It’s only a little fughetta in C minor, a piece J.S. Bach wrote into a notebook he was keeping for the purpose of teaching his eldest son. When Wanda Landowska played it, on one of the records with which she pioneered the twentieth-century revival of the harpsichord, she skipped through it in not much more than a minute, which seems about right. Here in this piano recording, though, it’s twice as long, twice as slow. We hear every detail. The left hand starts, setting out the subject, which is hardly more than an up-down scale pattern until a tight little motif arrives, to be heard three times. Then the right hand enters–necessarily, this being a fugue, to echo what has happened. The two hands become two voices talking to each other, and the left now has to be the accompaniment to the right. But since the right is merely repeating what the left has already said, it would be hard to say which is in control. Neither sounds cramped by the other. Neither seems to have any limits, only a firm resilience at its center. Both sing. The tempo is deliberate, and the notes are slightly separated, as if each were a distinct event, but still both lines are unfolding a continuous melody. Halfway through, the left hand comes up with what sounds like a nursery rhyme. Later, the right keeps cresting through a slight deceleration and spilling over. Nothing is irrelevant, and nothing that these two singing hands project is unconsidered. There’s another voice, too, a kind of baritone groan that mostly follows the lower line, urgent but distant–urgent, perhaps, precisely because it is distant, excluded from the hands’ communion with the music.
This is Glenn Gould, in one of his last recordings, made two and a half years before he died in 1982 at the age of 50. As Kevin Bazzana points out at the beginning of Wondrous Strange, his supremely thorough and illuminating biography, Gould has endured. Virtually everything he recorded is available on CD, selling better than it did when he was alive. He has been the subject of novels, poems and films, and of scholarly studies that notably include an earlier book by Bazzana, Glenn Gould: The Performer in the Work, a critical analysis of his recordings. Like no other classical performer, Gould goes on being taught, debated, adored and written off. He has ascended to that mythic heaven whose twin temples are the classroom and the chatroom, where he can be almost anything the worshiper desires: a doomed idol of popular culture (Bazzana suggests comparisons with James Dean and Elvis Presley in Gould’s dazzling entry into public consciousness when his first Columbia recording, of Bach’s Goldberg Variations, was released in 1956) or an esoteric philosopher at the keyboard, a knot of hang-ups or a man who simply used the freedom of success to create his life as he wanted it, a pianist of extraordinary gifts derailed by the imp of the perverse or an artist fulfilling a consistent yet constantly widening vision of creativity in the electronic age, an inhibited homosexual or a hermetic straight man, a wonder or a clown, a tragedy or a triumph.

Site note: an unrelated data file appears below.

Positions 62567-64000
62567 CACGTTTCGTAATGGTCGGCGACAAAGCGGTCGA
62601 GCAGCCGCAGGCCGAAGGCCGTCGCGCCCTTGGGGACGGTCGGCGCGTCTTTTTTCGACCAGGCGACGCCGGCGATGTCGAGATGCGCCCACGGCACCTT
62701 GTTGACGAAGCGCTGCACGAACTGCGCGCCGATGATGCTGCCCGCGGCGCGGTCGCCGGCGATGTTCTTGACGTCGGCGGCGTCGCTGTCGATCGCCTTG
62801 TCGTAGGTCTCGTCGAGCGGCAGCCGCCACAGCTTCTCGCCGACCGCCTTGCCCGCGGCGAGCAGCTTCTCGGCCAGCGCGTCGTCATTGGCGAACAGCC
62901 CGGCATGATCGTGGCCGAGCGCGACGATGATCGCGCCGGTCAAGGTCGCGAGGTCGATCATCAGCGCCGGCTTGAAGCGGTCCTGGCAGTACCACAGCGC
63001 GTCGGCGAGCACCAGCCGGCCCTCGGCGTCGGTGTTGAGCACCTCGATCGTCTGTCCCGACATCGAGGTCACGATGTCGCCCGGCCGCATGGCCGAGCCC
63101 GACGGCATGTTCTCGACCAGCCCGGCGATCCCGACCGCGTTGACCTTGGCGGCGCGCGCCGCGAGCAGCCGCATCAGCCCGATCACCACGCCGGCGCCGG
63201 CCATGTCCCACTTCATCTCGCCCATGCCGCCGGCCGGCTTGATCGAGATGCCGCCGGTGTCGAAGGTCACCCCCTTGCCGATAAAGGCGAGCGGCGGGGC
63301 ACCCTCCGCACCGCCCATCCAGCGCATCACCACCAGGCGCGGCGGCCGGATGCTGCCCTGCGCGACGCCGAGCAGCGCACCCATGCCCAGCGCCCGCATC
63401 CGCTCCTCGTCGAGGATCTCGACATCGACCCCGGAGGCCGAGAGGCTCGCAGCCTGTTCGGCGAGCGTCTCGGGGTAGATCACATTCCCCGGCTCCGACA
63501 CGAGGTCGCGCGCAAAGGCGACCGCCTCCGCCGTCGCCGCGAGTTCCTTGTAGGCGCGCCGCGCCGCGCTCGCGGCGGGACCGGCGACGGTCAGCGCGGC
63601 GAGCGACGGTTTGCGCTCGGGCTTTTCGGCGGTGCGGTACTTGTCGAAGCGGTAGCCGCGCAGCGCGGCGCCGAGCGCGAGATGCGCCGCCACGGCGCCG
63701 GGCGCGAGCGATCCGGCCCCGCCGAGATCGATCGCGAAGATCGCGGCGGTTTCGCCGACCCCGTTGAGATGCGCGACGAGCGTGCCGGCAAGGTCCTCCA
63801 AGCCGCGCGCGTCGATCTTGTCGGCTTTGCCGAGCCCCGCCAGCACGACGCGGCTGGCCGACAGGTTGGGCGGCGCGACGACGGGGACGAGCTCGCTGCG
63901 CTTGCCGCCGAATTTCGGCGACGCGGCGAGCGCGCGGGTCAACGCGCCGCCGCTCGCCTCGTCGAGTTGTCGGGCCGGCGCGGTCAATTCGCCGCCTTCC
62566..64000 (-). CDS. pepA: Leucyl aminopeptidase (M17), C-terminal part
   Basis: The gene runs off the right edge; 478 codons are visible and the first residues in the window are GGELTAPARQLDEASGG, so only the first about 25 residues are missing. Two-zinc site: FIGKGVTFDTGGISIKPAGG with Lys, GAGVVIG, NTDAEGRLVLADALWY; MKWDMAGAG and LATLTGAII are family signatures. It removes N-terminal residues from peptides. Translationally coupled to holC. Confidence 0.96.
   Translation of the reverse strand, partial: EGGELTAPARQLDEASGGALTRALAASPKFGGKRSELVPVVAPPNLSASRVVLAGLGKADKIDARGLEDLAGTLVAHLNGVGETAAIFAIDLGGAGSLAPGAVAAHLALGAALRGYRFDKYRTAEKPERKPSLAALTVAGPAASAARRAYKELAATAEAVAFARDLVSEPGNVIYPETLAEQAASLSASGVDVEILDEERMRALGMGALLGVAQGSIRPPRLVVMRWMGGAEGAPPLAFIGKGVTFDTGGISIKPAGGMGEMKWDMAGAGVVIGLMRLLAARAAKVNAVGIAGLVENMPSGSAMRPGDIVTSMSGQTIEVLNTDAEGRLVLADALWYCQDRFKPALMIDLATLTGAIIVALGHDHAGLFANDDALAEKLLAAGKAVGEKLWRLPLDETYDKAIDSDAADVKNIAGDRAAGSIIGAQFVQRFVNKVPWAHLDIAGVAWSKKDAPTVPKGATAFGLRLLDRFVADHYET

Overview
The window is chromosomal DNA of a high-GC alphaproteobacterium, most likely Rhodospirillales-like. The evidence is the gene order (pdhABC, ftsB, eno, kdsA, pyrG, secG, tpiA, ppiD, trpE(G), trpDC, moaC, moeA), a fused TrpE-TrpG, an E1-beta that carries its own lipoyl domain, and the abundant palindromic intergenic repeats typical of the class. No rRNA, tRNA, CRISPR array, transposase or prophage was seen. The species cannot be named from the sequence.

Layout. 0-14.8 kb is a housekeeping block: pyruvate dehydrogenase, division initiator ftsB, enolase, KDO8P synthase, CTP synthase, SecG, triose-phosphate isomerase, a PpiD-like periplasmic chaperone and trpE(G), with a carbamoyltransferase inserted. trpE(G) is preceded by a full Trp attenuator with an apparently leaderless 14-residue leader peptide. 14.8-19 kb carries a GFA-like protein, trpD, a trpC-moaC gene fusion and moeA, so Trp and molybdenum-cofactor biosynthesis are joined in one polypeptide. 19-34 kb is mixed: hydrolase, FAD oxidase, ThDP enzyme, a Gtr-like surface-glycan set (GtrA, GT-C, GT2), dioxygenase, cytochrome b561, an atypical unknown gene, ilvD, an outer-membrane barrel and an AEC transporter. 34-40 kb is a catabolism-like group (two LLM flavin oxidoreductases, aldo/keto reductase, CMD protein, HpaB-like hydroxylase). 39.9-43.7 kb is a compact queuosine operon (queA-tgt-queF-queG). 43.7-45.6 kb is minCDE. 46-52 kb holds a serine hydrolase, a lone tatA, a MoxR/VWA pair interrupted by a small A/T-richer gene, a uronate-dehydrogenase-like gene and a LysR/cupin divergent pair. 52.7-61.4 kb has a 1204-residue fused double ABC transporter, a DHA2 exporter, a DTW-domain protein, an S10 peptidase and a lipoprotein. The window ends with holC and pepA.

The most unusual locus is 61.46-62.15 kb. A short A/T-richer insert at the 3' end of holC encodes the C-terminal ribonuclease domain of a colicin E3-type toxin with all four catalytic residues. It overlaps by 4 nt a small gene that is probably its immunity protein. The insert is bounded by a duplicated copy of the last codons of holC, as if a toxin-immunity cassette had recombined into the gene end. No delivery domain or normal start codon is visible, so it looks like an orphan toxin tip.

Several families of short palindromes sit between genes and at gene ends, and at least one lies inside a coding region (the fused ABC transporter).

Wisely and skillfully, Bazzana avoids making any of these choices. Unlike previous biographers, he is not trying to explain Gould–though he does, helpfully, give his subject a context. Gould is revealed here in his Canadian-ness, heir to a scrubbed Presbyterian morality (his mother’s Scottish background was always more important to him than his paternal fur-trading forebears), living in a country that was beginning to find its cultural feet during his youth, aware of the North as the great wilderness beyond. His debts to his one conservatory professor, Alberto Guerrero, are also recognized for the first time. But Bazzana is conscious of dealing with an extraordinary individual, one whose extraordinariness was bound up with his mercuriality and multiplicity. It is a Gouldian strength of this book that it acknowledges paradox, can find performances at once “refreshing” and “maddening.” Bazzana is also a little Gould-like in telling a compelling story as a succession of discrete moments, in some of which he steps outside chronology to consider abiding traits, preferences and quirks.
Of these last there were many. Having a horror of catching cold, Gould wore winter clothing at the height of summer, would leave a restaurant at the faint suspicion of a draft and dosed himself liberally with whatever medicines he could persuade his several physicians to prescribe. (By a painful irony, it seems to have been an ordinary cold that brought on the stroke that killed him.) While playing the piano, he used a little chair his father had adapted for him in 1953, from which he could hunch over the instrument. This chair traveled with him to Russia in 1957, shuttled back and forth with him on the train between Toronto, his hometown throughout his life, and New York, where he regularly recorded in the late 1950s and ’60s, and was still in use, almost seatless, when he died. He ate only one meal a day, otherwise sustaining himself with cookies, crackers, tea, coffee and soft drinks. Usually he would eat by himself. He needed friends, but much preferred them at the end of a telephone line, over which he might read a lecture he was preparing or play a tape he was editing, in calls lasting hours.